I turned my attention to the water, and I was suddenly struck by the immensity of everything.
“The world is so big,” I said aloud,
more to myself than to him.
He nodded, but I couldn’t shake
the feeling that he just didn’t get what I was saying.
I didn’t mean, “the world is big.”
I wasn’t talking about the vastness of the seas’ endless waters
or the sheer size of the globe we walked on.
I was talking about the infinite
nature of the world, how it was stuffed full
of corners and niches that I would never see.
I imagined all of the homes, filled with love, with shame, with something
A bee, circumnavigating the area around a wilting tulip.
The involuntary wringing of a grandmother’s hands during tense moments.
A boy practicing violin.
A wedding, a birth, another wedding, a death, a funeral, and the continuation
of life around the hole left by the dead
until the cycle continued so much that the hole was filled.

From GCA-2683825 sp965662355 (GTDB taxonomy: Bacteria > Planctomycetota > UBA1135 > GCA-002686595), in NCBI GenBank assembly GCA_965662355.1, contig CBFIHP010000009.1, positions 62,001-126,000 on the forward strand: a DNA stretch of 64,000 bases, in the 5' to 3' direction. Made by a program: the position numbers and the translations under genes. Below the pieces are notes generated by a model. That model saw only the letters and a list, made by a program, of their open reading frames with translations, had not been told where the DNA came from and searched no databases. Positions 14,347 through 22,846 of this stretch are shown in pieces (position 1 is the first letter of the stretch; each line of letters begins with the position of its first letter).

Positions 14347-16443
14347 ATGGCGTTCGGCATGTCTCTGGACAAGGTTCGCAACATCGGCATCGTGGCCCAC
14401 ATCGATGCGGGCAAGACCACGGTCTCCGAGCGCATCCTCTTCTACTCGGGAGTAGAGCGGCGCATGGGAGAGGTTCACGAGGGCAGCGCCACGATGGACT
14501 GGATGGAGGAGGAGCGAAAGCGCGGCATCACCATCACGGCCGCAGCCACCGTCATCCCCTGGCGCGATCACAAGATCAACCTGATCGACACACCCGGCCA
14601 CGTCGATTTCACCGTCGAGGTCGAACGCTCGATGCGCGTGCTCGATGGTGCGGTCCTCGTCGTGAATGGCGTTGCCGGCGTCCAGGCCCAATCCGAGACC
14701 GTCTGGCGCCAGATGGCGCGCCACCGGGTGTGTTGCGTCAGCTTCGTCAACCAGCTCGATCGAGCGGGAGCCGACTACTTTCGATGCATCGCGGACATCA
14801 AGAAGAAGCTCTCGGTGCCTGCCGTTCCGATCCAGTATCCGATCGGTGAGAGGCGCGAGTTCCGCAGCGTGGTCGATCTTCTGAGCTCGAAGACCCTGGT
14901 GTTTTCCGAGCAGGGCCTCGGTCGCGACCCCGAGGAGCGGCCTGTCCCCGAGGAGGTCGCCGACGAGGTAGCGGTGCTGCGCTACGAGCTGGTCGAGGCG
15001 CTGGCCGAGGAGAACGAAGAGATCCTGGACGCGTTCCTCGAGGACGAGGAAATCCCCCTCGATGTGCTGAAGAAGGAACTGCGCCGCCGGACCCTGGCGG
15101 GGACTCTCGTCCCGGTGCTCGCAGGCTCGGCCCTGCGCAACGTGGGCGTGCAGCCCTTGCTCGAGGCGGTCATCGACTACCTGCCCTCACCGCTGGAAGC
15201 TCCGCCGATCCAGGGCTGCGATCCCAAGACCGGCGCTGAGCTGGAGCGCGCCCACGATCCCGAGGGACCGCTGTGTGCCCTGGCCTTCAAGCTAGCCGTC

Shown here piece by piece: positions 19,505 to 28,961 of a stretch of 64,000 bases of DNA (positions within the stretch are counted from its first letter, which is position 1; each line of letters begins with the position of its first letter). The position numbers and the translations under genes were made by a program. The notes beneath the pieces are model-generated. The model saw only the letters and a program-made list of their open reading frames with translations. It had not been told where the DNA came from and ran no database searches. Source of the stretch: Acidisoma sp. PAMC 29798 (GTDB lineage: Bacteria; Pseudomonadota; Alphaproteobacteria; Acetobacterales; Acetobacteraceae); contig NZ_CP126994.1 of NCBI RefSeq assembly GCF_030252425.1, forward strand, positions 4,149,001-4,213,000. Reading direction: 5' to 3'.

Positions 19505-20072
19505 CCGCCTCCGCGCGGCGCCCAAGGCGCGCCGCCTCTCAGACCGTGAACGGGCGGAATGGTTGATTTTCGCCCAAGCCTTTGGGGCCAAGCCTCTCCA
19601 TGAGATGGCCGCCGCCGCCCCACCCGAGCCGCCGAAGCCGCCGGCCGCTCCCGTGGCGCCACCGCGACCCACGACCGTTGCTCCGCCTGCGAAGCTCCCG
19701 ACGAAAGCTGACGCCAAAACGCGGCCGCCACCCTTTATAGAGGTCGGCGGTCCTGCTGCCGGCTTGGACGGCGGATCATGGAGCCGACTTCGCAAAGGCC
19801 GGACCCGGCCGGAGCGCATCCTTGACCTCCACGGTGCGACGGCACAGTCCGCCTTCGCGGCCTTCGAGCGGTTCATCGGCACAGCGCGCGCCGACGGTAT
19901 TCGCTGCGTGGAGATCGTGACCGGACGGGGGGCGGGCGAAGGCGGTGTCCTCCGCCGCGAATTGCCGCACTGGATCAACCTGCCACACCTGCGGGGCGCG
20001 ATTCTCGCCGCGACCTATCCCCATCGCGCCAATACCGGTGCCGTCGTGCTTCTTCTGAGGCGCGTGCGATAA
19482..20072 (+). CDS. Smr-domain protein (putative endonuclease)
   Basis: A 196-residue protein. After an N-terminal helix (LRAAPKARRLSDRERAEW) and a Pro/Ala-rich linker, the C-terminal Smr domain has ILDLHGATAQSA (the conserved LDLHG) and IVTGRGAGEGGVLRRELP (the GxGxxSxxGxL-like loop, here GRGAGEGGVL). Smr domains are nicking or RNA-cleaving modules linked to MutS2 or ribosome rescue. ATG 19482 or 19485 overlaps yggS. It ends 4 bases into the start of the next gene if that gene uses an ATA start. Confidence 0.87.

I imagined the ports where ships docked and ******* between voyages, the cobblestone streets of French towns and the mountainous landscapes of the past.
I pictured dogs, scratching on fences, and a girl
brushing her hair by an open window.
I saw the corners and pockets of life, shared with the world
or kept to oneself. The gaps behind stoves,
the crannies seen only by blind mice and frightened roaches,
the dark tunnels beneath the earth. I saw in a flash the water parks where children played,
the quiet moments of morning coffee reveled in by morning people
who rose before the sun.
I pictured the greasy back-alley of a fast food joint
and realized that, for better or for worse,
I would never see
even a fraction
of what the world had to offer.